Reply
Community Manager
Community Manager

Ask The Experts: Tax Prep

Thanks for joining us! AARP Foundation staff and volunteers from the Foundation’s Tax-Aide program are here to answer your questions about this year’s tax season and filing your return.

 

Please note:  If your inquiry is about requesting service by appointment only, please visit the AARP Foundation website: www.aarpfoundation.org/taxaide.

 

Post a reply below for a chance to have your questions answered.

66,828 Views
129
Report
Reply
AARP Foundation Tax-Aide

Sorry for your loss.

 

Her estate attorney is correct. Her income is below the filing limits. She was entitled to both Economic Impact Payments. If she did not receive the payments, you could file to receive them in the form of a tax refund. If there was any tax withheld from her on her 1099-R you could file to collect that. Neither of the examples above are likely to apply.

0 Kudos
21,939 Views
0
Report
Reply
AARP Foundation Tax-Aide

@a697212s 

Based on the income amounts you provided, you do not need to file a tax return for your mother for that income. However, if she received a Form 1099-S for the sale of her home, you would need to file a return to report that sale. Assuming she lived in and owned the house for at least two of the last five years, she would be entitled to exclude $250,000 of the gain on the sale. This IRS page https://www.irs.gov/taxtopics/tc701 and the links on it have more details about how to determine the gain and report the sale.

0 Kudos
21,935 Views
0
Report
Reply
Regular Contributor

Our combined income only totaled more than 32,000 because it calculated the 26,783 we got in Social Security as 7,238 being taxable, putting us at 39,880 total income. Why did it put us over before the $32,000 threshold was reached?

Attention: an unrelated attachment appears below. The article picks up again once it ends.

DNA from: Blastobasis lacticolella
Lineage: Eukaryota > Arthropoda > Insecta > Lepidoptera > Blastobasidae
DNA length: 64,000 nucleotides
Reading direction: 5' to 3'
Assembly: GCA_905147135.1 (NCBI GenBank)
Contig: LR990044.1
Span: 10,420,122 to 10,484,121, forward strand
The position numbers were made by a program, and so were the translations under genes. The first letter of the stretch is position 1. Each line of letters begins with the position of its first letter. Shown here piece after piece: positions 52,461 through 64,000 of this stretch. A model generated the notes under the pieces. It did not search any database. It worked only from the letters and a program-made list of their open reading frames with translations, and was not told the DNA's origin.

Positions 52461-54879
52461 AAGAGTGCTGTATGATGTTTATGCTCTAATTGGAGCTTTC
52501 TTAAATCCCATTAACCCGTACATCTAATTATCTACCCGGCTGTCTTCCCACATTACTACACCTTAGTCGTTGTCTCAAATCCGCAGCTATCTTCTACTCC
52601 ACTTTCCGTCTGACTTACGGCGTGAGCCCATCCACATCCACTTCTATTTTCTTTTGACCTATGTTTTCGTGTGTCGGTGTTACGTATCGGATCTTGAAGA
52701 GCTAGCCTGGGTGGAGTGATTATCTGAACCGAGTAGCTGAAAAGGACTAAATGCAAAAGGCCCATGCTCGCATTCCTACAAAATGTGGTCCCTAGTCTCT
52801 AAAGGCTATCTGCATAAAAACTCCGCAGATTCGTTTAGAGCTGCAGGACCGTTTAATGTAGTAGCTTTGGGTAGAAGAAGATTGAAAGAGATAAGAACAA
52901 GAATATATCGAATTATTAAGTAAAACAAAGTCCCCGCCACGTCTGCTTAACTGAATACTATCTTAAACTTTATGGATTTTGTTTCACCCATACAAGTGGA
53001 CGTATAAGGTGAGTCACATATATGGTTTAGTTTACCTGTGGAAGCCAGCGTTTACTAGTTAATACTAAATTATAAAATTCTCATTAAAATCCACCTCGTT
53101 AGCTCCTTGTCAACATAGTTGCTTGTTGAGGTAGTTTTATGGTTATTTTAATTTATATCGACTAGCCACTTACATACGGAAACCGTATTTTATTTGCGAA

0 Kudos
22,576 Views
1
Report
Reply
AARP Foundation Tax-Aide

The threshold amount is not your total total income less social security. To determine the threshold amount add 1/2 of Social Security benefits to ALL other income (including tax-exempt interest), minus adjustments from Schedule 1 Line 22 plus student loan interest plus tuition and fees adjustment. 

 

You must add 1/2 of the $26,783 you received in Social Security and that put you over the threshold resulting in the $7,238 being taxable. If you are using common Tax Preparation software, these calculations are correctly done by the software.

0 Kudos
44,333 Views
0
Report
Reply
Contributor

My son received several HEERF payments in 2020 while attending college.  He is a full time student, not employed and we claim him as a dependent on our taxes.  Does he need to file a return and claim the HEERF distributions as income?

0 Kudos
22,570 Views
1
Report
Reply
AARP Foundation Tax-Aide

The emergency grants your son received under the CARES act do not count as Gross Income and are not taxable. There is no need to file a return. I recommend that you review the Q and A on the IRS website: FAQs: Higher Education Emergency Relief Fund and Emergency Financial Aid Grants under the CARES Act ...

 

 

0 Kudos
44,384 Views
0
Report
Reply
Social Butterfly

What is the maximum penalty for not filing a return this year?

0 Kudos
22,730 Views
1
Report
Reply
AARP Foundation Tax-Aide

Hello, @2Papa ,

 

The failure-to-file penalty is usually five percent of the tax owed for each month, or part of a month that your return is late, up to a maximum of 25%. If your return is over 60 days late, there's also a minimum penalty for late filing; it's the lesser of $435 (for tax returns required to be filed in 2021) or 100 percent of the tax owed.   For more information on IRS penalties for late filing or payment, see this page:  https://www.irs.gov/taxtopics/tc653